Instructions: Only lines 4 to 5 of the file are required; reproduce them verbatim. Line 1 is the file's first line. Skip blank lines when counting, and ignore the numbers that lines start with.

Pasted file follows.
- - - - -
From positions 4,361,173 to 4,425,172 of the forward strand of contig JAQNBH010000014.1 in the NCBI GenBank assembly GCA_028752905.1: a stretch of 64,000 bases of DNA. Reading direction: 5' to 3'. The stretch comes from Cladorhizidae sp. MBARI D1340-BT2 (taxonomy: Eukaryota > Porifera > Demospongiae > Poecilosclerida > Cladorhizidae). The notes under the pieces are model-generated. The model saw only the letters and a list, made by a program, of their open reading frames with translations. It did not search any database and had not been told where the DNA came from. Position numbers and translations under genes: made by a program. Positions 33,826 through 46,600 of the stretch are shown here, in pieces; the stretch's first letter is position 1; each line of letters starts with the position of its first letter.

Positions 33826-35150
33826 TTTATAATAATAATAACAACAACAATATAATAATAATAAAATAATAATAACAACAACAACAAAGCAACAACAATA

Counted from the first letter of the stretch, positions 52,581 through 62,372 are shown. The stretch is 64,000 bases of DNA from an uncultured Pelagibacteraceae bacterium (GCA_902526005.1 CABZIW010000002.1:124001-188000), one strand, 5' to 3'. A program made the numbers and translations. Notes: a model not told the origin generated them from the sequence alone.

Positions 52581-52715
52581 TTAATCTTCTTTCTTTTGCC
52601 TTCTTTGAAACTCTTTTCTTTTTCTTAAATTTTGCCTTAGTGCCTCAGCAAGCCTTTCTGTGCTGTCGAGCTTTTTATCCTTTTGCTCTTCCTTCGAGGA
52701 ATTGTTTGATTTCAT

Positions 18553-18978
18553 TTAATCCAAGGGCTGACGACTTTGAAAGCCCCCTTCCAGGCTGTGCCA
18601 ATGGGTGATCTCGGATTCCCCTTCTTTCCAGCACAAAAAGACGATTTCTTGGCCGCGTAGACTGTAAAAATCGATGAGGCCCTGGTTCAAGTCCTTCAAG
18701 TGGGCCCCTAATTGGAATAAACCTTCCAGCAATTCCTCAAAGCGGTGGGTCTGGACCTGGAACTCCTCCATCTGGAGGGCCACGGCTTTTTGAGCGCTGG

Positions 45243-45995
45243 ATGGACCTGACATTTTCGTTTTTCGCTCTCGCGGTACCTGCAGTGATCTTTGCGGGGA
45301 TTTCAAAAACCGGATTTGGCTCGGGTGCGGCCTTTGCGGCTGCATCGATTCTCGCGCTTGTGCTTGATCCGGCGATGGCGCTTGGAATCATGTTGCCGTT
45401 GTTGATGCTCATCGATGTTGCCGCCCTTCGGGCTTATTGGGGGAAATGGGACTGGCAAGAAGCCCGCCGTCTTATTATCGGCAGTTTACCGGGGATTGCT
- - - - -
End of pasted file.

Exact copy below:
Counted from the first letter of the stretch, positions 52,581 through 62,372 are shown. The stretch is 64,000 bases of DNA from an uncultured Pelagibacteraceae bacterium (GCA_902526005.1 CABZIW010000002.1:124001-188000), one strand, 5' to 3'. A program made the numbers and translations. Notes: a model not told the origin generated them from the sequence alone.

Positions 52581-52715